3rd Peoples' Global Action (PGA) Conference
Information for Participants
versión castellana  conference call out
information for participants

Cochabamba, Bolivia, 16-23 September 2001

Welcome to the Third Peoples' Global Action Conference. Those of us in Bolivia are anxious to meet you and to share energy, discussions and actions with you here in Cochabamba.

Below you will find important information for your trip as well as emergency contacts. If you have only urgent and emergency questions on the logistics for the conference please contact George Ann Potter at gapotter@albatros.cnb.net (only for urgent logistical questions).


The Six Federations of the Tropics of Cochabamba represent more than 35,000 subsistence farmer families in the Chapare tropical coca growing area of the state of Cochabamba. The vast majority of the members of the Six Federations are first and second generation colonists who have migrated from their highland farming and mining communities in response to deteriorating environmental conditions, closing and privatizing of most of Bolivia's mines and neoliberal economic policies that destroy their subsistence base. As the defenders of the traditional coca leaf and the most organized labor group, urban or rural, in all of Bolivia, the Six Federations have come under greatest attack from the Bolivian government in recent years and are known worldwide for defending indigenous rights.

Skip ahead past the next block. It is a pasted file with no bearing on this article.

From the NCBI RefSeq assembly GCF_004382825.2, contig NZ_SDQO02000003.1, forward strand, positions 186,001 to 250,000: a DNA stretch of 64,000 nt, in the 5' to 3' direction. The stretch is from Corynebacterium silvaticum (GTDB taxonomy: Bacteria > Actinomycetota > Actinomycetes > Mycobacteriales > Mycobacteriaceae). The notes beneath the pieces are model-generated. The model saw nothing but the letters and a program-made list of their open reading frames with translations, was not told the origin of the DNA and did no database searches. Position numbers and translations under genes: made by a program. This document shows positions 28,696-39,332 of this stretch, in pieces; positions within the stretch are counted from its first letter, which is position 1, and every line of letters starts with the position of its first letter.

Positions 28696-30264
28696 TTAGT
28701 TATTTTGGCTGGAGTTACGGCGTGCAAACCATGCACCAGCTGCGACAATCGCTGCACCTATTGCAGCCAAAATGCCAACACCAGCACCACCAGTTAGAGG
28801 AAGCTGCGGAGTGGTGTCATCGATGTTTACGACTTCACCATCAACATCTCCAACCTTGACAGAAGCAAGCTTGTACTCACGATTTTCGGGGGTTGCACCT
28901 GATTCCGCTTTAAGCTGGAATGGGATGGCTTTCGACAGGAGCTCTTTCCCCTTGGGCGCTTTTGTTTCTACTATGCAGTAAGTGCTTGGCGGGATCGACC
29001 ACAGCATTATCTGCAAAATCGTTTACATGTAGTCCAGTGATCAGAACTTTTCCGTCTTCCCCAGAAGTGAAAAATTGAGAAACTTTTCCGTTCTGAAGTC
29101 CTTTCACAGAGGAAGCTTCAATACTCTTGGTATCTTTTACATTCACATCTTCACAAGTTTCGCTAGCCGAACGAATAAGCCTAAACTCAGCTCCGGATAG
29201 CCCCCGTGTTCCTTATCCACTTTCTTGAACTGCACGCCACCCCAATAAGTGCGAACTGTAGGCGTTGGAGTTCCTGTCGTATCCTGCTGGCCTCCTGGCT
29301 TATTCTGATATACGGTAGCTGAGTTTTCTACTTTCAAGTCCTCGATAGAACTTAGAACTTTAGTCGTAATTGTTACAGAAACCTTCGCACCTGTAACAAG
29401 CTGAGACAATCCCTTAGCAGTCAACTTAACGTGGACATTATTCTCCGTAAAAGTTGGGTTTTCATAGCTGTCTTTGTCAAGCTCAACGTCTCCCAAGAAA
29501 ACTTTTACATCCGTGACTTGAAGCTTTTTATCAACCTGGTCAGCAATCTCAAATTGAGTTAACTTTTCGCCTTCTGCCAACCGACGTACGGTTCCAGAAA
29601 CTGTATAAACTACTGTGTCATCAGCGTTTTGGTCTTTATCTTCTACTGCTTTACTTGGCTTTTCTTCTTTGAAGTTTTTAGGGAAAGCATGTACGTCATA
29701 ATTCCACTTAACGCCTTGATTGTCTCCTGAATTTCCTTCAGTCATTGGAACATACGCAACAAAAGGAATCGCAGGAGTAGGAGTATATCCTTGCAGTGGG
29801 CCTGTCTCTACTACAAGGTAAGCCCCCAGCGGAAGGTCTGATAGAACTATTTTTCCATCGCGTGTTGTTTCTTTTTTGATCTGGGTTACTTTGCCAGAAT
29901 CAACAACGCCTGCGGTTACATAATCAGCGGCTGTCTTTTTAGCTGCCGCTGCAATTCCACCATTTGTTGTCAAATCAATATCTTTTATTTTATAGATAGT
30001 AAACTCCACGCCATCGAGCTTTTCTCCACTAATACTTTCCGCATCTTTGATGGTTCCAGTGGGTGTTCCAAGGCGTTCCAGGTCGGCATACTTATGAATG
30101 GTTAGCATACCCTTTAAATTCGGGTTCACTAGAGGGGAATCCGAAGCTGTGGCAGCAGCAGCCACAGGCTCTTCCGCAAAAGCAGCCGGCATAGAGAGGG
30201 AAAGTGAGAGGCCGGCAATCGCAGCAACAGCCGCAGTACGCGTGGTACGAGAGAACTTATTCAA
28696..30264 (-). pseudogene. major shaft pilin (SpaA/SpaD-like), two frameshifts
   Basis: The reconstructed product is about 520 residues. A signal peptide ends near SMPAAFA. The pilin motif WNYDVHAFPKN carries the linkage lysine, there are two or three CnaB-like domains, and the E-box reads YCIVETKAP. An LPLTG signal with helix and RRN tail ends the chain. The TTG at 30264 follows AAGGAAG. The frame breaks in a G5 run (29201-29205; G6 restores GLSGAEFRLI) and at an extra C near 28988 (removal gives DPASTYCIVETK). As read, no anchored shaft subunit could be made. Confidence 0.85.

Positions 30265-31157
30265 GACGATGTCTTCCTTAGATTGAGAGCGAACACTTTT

The National Federation of Domestic Workers of Bolivia (FENAETROB) was founded March 18, 1993. It is a non-profit union organization working in defense of the rights of domestic workers in all of Bolivia. It is a service to women, young and old, whose search for work has led them away from their communities to jobs in urban households. FENAETROB includes 14 unions from the following Bolivian cities: La Paz, Cochabamba, Oruro, Sucre, Trinidad, Potosí and Santa Cruz. Since 1992 the domestic workers have worked for the approval of a law that would protect their rights as female workers and gain recognition of their work. The work is difficult due to the discrimination of the General Work Law, which discriminates against the domestic worker by only recognizing half of her rights. Therefore the struggle for justice and equality, for an end to servitude and slavery, and a rejection of all types of discrimination that affect each domestic worker will continue until the Law for Regulation of Salaried Domestic Labor is approved.